Mayonnaise or aioli require a little more planning but are worth the effort, turning a simple egg salad or potatoes and crudités into a delicious meal. Both taste better if made at least four hours before serving. Furthermore, as they only require the yolks, a little planning means I needn’t waste the egg whites. Whipped egg whites and castor sugar combine to make meringues – an easy dessert that looks impressive but requires next to no effort. Or by mixing egg whites, sugar and grated coconut I can rustle up an alternative to almond macaroons in minutes. Or, if I’m not in the mood for a sweet treat, with a little planning, I can schedule omelettes for breakfast or dinner the next day to use up the spare egg whites.

There are many reasons for extolling the virtues of homemade cooking and of growing our own vegetables. For one, cutting out processed food slashes sugar and salt consumption. It also eliminates a lot of waste, including mounds of pointless plastic packaging. It is cheaper and results in more nutritious meals. Growing our own vegetables guarantees they are fresh and organic. It also means regular gentle exercise. But the main, and often overlooked reason, for growing and cooking our own food is flavour. It means we enjoy tasty meals that sustain us till the next one. Surely this alone is worth a little effort and planning!

 

 

 

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6 comments
  • John Walker March 30, 2015, 7:41 pm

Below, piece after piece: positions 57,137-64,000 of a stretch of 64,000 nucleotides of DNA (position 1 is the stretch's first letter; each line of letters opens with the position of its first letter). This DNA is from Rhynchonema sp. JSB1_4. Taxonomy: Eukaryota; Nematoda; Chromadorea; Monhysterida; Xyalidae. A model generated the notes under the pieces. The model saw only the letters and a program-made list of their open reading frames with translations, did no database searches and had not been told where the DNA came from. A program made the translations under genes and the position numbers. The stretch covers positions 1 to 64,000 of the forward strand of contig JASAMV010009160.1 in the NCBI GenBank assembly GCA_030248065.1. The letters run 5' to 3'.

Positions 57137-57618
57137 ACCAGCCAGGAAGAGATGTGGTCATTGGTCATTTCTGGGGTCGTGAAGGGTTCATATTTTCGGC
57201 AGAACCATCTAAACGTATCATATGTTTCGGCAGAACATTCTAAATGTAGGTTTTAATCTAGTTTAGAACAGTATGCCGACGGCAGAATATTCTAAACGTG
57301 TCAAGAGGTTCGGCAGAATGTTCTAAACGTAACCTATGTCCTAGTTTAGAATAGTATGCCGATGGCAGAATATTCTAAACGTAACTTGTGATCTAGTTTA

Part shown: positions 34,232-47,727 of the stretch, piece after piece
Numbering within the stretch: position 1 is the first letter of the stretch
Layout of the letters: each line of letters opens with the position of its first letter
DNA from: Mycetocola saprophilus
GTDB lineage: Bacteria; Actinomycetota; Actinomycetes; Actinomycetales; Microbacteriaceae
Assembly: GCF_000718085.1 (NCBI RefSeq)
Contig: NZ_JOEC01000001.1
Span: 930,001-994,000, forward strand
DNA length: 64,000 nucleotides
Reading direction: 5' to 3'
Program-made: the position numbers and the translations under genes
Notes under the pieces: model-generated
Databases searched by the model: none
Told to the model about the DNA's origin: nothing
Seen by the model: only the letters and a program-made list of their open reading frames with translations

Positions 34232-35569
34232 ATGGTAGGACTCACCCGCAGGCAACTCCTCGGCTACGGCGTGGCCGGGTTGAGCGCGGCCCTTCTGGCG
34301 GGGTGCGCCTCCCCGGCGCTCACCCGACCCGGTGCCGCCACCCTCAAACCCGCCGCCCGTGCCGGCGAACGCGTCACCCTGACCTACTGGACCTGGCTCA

This rings so true. Having had to grab a ‘ready meal’ or two in recent months, it’s obvious we’re living through the blandest times ever as far as taste buds go. The most appealing part of ready-made food is its packaging. In some cases I would much rather have eaten that. And don’t get me started on the repulsive con of air fresheners…

    Reply
    • Meg and Gosia March 31, 2015, 6:53 pm

      And worryingly there are whole generations now who don’t know what flavour is and if you offer real food with real flavours rather than overly fatty, sugar and salty fare they don’t like it.

      Reply
  • Jacqueline Manni March 31, 2015, 4:27 pm

    So, so true. I bought packaged, shredded cheese at the corner store because we didn’t get a chance to do our usual good shop — right away David said “what kind of cheese is this? It has no taste!”

    I also like to freeze the egg whites individually because some of my bread recipes require an egg white wash. I defrost them as needed instead of breaking an egg (and then having the egg yolk to sort! But — lemon curd is nice too when I have extra yolks) The egg white/yolk problem is a good problem I think 🙂

    It is almost unfair for me to speak about this, though, because I find food prep so enjoyable 🙂 Shopping at the farmers’ market, the little cheese store, spending a morning with bread rising, an afternoon making stock — happiest times!!

    Reply
    • Meg and Gosia March 31, 2015, 6:54 pm

      I’ve never tried to freeze egg whites. I’ll store that idea away. Mr M and I like cooking so it makes ignoring the siren’s call of “convenience” a lot easier!

      Reply
  • Anne Marie Bonneau March 31, 2015, 5:55 pm

    Queen Maud looks wonderful 🙂 I agree with everything you’ve written here. When I go out into the more mainstream world, I’m shocked at the food I find there. I took my daughter to a potluck belt ceremony at her martial arts school last year and couldn’t believe the food people brought! All processed carby, sugary junk. And this is in an affluent area, not a food desert, where people have no other choice but to eat the processed junk. I eat better at home and like you, don’t make anything terribly complicated but I use the best ingredients I can find, plan ahead and use everything up.

    Reply
    • Meg and Gosia March 31, 2015, 6:59 pm

      Same here. Alas bland processed food is often not an economic necessity. Several generations have learnt that it is ‘convenient’. I want to work on busting that ‘convenience’ myth a little.

      Reply